NextStep Issues Challenge: Spend a Day in a Wheelchair

Do you truly understand what it's like to live in a wheelchair? This month NextStep challenges you to get a better idea by spending one day in a wheelchair and documenting your experience.

The Wheelchair for a Day challenge is part of a nationwide awareness campaign about the daily challenges associated with paralysis.

"The idea came up at one of our board meetings at NextStep as we discussed different ways to build awareness about the 6 million people that live with paralysis-related disabilities in the U.S. alone and the daily challenges they face," says Janne Kouri, president and founder of NextStep, a nonprofit organization that operates community-based fitness, health and wellness facilities designed to improve the quality of life for people with paralysis and other physical disabilities. "The vast majority of Americans are not aware of the severity of the problem. It is very difficult to truly understand what someone is going through unless you put yourself in their situation. We also wanted to come up with a way to utilize the power of social media so that participants can share their experience with the world."

Celebrities and athletes will also participate, and NextStep plans to announce who will be involved as the campaign gets under way this month. Each participant's day in a wheelchair will be posted on the Web site as well as NextStep's social media outlets. Participants will also raise funds by sharing their stories on CrowdRise.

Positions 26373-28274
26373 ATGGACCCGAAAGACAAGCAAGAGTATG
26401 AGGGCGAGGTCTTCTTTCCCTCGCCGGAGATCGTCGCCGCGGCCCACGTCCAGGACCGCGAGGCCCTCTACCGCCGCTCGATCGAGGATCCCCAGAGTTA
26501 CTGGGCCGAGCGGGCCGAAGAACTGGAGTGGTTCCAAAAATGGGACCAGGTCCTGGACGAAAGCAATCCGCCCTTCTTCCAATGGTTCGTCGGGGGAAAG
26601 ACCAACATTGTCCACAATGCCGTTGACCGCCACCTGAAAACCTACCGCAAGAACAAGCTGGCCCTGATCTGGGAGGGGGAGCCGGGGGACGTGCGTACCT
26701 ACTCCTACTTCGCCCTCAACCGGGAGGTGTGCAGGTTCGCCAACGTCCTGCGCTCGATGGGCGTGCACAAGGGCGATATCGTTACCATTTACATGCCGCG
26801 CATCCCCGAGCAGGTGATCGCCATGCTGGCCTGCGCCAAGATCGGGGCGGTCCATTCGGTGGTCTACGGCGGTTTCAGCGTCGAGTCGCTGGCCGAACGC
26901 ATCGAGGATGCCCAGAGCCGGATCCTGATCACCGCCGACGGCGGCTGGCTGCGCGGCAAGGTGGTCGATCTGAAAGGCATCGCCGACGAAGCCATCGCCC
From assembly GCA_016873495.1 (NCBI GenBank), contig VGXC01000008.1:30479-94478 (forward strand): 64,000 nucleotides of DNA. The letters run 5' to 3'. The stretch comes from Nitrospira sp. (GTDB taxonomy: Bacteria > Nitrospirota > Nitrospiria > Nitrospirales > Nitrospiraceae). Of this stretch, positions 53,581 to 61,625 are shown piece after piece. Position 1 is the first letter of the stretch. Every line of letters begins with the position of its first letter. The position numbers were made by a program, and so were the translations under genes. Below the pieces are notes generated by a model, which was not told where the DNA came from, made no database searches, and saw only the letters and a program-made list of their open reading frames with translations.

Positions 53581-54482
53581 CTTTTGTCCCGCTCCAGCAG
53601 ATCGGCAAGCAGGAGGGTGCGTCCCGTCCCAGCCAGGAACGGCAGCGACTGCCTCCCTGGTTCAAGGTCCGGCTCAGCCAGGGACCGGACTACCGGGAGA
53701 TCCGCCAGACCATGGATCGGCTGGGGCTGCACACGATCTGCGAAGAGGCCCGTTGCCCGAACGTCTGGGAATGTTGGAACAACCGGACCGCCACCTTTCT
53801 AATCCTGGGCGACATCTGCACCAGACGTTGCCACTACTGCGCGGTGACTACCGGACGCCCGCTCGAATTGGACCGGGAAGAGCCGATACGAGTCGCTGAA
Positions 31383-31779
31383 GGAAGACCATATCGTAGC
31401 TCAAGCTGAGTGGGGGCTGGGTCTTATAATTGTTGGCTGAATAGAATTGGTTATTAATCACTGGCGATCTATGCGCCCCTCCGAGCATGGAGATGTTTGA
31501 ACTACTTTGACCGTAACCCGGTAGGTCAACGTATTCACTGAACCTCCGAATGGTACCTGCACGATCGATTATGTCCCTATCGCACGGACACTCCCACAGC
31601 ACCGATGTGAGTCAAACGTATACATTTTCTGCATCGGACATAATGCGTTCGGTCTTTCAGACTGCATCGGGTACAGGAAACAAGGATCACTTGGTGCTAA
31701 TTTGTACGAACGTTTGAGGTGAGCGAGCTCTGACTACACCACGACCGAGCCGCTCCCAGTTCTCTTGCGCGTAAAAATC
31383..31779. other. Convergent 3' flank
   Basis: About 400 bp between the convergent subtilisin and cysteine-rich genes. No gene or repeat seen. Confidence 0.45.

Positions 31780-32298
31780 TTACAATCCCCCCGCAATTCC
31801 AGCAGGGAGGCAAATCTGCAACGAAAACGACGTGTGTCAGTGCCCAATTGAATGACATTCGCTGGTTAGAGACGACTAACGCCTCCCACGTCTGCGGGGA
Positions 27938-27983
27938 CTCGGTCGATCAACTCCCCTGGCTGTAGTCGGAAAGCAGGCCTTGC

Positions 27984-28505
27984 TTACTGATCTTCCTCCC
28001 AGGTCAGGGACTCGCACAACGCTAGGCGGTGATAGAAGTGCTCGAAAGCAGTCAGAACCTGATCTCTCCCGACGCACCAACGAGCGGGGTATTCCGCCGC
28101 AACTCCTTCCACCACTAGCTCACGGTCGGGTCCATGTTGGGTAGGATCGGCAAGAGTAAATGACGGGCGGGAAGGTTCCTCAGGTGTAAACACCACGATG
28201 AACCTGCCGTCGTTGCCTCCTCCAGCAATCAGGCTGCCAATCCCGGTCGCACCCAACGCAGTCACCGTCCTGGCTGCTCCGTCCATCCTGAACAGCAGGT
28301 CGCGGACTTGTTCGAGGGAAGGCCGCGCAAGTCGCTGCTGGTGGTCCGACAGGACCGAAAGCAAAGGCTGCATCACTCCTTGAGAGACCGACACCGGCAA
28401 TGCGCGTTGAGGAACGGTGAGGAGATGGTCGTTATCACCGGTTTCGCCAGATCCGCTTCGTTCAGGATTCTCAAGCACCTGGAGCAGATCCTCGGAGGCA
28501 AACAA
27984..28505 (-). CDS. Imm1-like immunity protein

"The purpose of the campaign is to educate the American public about how many people suffer from paralysis in the U.S., demonstrate the daily challenges involved with living in a wheelchair, and deliver an urgent wakeup call about the drastic lack of fitness, health and wellness resources that are available to the 6 million Americans with paralysis-related disabilities," says Kouri. "We strongly believe that nobody should have to move to a new community simply to get the fitness services they desperately need for survival. We want to encourage local communities to support the opening of community-based fitness, health and wellness facilities for those living with paralysis."

NextStep, part of the Christopher and Dana Reeve Foundation NeuroRecovery Network, offers locomotor and activity-based training, which is an activity-based therapy that builds the areas of weakness versus the areas that retained the most mobility after an injury.